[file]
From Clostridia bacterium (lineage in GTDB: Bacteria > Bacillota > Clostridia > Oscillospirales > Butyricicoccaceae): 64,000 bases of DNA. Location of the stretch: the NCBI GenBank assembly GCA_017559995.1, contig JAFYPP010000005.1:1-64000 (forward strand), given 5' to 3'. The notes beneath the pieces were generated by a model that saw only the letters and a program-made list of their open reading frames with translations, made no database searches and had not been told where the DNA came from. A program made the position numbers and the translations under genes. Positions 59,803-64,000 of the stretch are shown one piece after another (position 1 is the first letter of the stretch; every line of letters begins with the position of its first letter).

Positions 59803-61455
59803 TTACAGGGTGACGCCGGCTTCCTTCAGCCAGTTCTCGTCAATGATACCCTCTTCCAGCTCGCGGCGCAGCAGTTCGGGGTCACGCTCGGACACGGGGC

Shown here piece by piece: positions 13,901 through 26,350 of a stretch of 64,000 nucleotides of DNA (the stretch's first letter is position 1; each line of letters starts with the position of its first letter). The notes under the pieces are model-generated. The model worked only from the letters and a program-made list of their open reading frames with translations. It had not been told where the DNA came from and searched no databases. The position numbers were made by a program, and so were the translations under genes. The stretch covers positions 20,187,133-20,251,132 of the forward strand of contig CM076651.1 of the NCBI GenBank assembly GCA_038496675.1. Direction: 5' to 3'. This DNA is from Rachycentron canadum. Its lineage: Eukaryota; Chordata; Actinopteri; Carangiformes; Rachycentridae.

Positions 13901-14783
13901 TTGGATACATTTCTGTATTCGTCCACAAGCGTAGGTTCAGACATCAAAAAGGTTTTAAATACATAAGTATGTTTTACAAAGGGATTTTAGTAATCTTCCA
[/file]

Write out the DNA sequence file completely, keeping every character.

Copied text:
From Clostridia bacterium (lineage in GTDB: Bacteria > Bacillota > Clostridia > Oscillospirales > Butyricicoccaceae): 64,000 bases of DNA. Location of the stretch: the NCBI GenBank assembly GCA_017559995.1, contig JAFYPP010000005.1:1-64000 (forward strand), given 5' to 3'. The notes beneath the pieces were generated by a model that saw only the letters and a program-made list of their open reading frames with translations, made no database searches and had not been told where the DNA came from. A program made the position numbers and the translations under genes. Positions 59,803-64,000 of the stretch are shown one piece after another (position 1 is the first letter of the stretch; every line of letters begins with the position of its first letter).

Positions 59803-61455
59803 TTACAGGGTGACGCCGGCTTCCTTCAGCCAGTTCTCGTCAATGATACCCTCTTCCAGCTCGCGGCGCAGCAGTTCGGGGTCACGCTCGGACACGGGGC

Shown here piece by piece: positions 13,901 through 26,350 of a stretch of 64,000 nucleotides of DNA (the stretch's first letter is position 1; each line of letters starts with the position of its first letter). The notes under the pieces are model-generated. The model worked only from the letters and a program-made list of their open reading frames with translations. It had not been told where the DNA came from and searched no databases. The position numbers were made by a program, and so were the translations under genes. The stretch covers positions 20,187,133-20,251,132 of the forward strand of contig CM076651.1 of the NCBI GenBank assembly GCA_038496675.1. Direction: 5' to 3'. This DNA is from Rachycentron canadum. Its lineage: Eukaryota; Chordata; Actinopteri; Carangiformes; Rachycentridae.

Positions 13901-14783
13901 TTGGATACATTTCTGTATTCGTCCACAAGCGTAGGTTCAGACATCAAAAAGGTTTTAAATACATAAGTATGTTTTACAAAGGGATTTTAGTAATCTTCCA